The on the circumstances present at that time,

The Civil War, commonly known as “The
War Between the States”, or identified by others as “The War between the North and
the South” has brought to many the idea of it being inevitable. Many have
concluded that the presence of an authoritative central leadership could have
helped avoid the whole situation. For those who know all the factors that led
to the Civil War, they would have known that based on the circumstances present
at that time, the war occurred mainly because of three main causes: The South’s
dependence on slave labor to maintain its agrarian economy and its way of life;
the North’s determination to empower and strengthen the Federal government; and
the consequently political dispute, which resulted from what the South viewed
as a usurpation of its sovereignty.

 

 

The Civil War was fought between the
Confederates (The South) and the Union (The North) after many disagreements and
the decision of the Confederates to secede from the Union to make their own
country.

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The issue of slavery was the primary
cause of the Civil War since there was a contradiction between the states for
the abolition of slavery. “The industrial revolution in the North, during the
first few decades of the 19th century, brought about a machine age economy that
relied on wage laborers, not slaves. (Chadwick)” The South relied more on
slavery for labor to work in the fields. The North on the other hand was more
industrialized and wanted slavery to be considered illegal throughout the
United States since it was viewed as wrong and evil. As the abolitionist movement
gained momentum, the South grew increasingly fearful that their way of life
would soon come to an end. The disagreement over slavery “led to secession, and
secession brought about a war in which the Northern and Western states and
territories fought to preserve the Union, and the South fought to establish
Southern independence as a new confederation of states under its own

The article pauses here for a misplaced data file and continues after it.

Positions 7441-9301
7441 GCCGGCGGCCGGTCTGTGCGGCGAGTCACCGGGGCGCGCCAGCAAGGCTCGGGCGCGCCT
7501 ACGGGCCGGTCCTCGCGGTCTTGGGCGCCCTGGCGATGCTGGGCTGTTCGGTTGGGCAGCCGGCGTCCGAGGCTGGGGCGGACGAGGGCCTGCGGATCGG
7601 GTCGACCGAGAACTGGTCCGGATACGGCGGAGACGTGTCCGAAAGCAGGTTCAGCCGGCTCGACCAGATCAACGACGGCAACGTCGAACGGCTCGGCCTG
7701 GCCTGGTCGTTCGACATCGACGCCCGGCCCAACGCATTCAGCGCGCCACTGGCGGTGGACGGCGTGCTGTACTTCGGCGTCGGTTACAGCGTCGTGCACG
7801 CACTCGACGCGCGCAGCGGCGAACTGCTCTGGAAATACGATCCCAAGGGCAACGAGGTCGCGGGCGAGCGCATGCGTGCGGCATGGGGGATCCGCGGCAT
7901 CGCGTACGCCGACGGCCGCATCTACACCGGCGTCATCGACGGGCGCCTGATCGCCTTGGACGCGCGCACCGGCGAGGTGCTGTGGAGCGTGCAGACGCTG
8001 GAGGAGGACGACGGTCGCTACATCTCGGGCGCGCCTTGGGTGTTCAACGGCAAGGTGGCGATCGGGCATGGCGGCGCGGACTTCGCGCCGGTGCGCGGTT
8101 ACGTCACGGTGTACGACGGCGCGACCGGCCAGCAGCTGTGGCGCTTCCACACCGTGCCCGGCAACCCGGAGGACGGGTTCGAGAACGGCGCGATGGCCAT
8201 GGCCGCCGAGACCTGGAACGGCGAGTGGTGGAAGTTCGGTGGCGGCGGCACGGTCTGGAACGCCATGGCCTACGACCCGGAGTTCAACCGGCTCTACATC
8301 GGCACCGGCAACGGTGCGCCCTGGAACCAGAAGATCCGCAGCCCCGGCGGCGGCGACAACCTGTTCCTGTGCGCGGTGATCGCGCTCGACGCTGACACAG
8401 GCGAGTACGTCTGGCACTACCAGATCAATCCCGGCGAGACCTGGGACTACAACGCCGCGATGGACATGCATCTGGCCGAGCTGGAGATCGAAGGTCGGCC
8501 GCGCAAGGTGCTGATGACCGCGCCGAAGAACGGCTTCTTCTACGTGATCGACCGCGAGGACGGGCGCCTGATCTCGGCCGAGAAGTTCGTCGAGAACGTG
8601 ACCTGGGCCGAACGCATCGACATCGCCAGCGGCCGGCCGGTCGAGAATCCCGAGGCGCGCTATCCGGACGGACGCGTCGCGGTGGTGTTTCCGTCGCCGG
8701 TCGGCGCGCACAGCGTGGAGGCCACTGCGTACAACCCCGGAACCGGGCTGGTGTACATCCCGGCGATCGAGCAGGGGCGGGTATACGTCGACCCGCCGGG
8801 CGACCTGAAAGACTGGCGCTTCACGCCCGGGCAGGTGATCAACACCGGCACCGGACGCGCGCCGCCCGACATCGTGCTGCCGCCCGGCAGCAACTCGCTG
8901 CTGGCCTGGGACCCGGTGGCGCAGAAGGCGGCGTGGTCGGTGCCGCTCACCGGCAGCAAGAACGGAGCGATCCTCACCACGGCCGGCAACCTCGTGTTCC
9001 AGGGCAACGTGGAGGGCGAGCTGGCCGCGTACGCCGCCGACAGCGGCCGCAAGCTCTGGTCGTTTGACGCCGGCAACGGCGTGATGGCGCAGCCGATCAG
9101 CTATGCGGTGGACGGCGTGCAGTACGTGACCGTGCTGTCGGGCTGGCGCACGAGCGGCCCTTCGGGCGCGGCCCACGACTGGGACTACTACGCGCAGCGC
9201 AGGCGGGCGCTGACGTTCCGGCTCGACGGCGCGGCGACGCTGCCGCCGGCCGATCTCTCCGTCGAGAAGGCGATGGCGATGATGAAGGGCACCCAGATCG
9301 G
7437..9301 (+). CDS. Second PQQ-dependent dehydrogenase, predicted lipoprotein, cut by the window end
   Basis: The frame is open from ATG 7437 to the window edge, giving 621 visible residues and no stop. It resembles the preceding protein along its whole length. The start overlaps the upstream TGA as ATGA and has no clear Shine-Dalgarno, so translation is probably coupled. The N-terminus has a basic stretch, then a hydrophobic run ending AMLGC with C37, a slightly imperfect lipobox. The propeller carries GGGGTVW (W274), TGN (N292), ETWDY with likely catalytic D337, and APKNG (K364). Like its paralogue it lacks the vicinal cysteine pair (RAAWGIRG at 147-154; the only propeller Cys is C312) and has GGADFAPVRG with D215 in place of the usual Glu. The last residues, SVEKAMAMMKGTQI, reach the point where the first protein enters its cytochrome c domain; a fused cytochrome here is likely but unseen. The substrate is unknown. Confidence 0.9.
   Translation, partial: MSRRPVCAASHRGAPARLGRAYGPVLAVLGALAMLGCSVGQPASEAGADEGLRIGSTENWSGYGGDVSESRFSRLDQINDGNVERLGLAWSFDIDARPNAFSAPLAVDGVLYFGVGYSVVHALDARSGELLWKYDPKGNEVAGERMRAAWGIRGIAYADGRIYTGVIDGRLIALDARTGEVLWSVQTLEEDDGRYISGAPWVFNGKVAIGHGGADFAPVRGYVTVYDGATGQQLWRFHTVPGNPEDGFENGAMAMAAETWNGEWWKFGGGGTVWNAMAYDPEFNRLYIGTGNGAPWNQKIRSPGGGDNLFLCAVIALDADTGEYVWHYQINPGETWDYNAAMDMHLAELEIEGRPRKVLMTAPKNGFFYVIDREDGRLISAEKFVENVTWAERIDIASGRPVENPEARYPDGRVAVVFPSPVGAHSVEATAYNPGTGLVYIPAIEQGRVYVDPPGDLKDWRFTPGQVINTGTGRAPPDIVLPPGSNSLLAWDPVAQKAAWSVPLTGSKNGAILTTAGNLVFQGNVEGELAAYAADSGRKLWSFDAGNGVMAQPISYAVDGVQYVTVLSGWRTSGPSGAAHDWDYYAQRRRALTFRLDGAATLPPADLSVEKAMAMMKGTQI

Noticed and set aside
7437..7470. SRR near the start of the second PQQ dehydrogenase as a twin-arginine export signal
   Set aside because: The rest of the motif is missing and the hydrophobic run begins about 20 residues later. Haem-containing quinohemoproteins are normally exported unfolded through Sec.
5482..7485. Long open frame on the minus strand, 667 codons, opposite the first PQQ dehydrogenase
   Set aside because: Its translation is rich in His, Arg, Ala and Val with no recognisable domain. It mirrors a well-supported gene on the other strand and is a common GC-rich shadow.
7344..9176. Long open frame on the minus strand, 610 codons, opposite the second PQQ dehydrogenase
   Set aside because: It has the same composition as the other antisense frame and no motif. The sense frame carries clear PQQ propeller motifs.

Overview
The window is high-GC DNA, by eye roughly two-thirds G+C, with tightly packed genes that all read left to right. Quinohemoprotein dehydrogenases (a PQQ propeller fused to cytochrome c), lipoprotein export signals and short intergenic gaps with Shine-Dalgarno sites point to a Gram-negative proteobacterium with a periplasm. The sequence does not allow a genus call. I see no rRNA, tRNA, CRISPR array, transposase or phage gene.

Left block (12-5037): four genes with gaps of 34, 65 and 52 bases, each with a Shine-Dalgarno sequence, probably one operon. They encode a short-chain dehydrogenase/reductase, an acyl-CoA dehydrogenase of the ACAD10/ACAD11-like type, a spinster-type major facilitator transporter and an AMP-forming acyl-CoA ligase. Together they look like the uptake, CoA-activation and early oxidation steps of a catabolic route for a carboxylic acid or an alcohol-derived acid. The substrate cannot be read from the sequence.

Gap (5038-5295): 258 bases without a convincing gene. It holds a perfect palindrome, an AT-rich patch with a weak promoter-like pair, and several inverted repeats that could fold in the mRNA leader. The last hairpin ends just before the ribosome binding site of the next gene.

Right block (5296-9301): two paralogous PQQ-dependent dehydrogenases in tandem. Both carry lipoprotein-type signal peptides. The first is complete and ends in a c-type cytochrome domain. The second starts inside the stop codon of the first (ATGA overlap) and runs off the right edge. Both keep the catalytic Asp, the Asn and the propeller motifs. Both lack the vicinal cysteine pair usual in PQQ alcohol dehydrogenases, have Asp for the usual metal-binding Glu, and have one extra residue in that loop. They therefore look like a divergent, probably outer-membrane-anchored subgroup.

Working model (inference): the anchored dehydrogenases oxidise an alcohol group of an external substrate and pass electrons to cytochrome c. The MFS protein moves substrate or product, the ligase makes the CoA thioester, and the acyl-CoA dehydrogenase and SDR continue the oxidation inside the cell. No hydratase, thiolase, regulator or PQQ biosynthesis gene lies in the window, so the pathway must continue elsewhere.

constitution. (“Causes of the Civil War”)”

Apart from the disagreement of slavery
being one of the most known causes towards the Civil War, politics had much to
do with it as well. Tariffs were taxes that were paid on goods that were
brought into the country; this brought much controversy between the North and
the South. The South thought that this was aimed towards them since they
imported a wider variety of goods and believed that it was unfair. Taxes were
also set on Southern goods that were shipped to foreign countries; this was not
applied to Northern goods at equal value. “Additional territories gained from
the U.S.–Mexican War of 1846–1848 heightened the slavery debate. Abolitionists
fought to have slavery declared illegal in those territories… (“Causes of the
Civil War”).”

 

Before the Civil War, the political
power in the Federal government which was centered in Washington D.C had begun
to change. The northern and mid-western states became
more powerful as their populations increased; while the southern states began
to lose political power as their populations did not increase as rapidly.
Therefore, as one segment of the nation grew larger and increasingly more
powerful than the other, their respective socio-political and economic issues
would be addressed separately and accordingly. The North insisted on
strengthening the Federal Government since infrastructure is solely required in
areas where industry flourished. On the other hand, the Southerners lived in
self-sufficient states and did not need a Federal Government. “When the
Republican candidate Abraham Lincoln won the 1860 presidential election,
Southern fears that the Republicans would abolish slavery reached a new peak.
Lincoln was an avowed opponent of the expansion of slavery but said he would
not interfere with it where it existed. (“Causes of The Civil War”)”
Abraham Lincoln’s presidency triggered the South’s movement to secede from the federal
government. This resulted in the South making a unilateral decision to secede.

Although our immediate thoughts to this
was that yes, the war was inevitable, the war did not just happen because of
slavery. The socio-political and economic republic was destined to transform in
endless of ways. Quite often in the course of human events, change brings
instability, which leads to conflict, both political and armed. 

 

References:

Chadwick, B. (n.d.). Teaching History.org,
home of the National History Education Clearinghouse. Retrieved December 13,
2017, from http://teachinghistory.org/history-content/beyond-the-textbook/23912

Causes
of the Civil War. (n.d.). Retrieved December 12, 2017, from http://www.historynet.com/causes-of-the-civil-war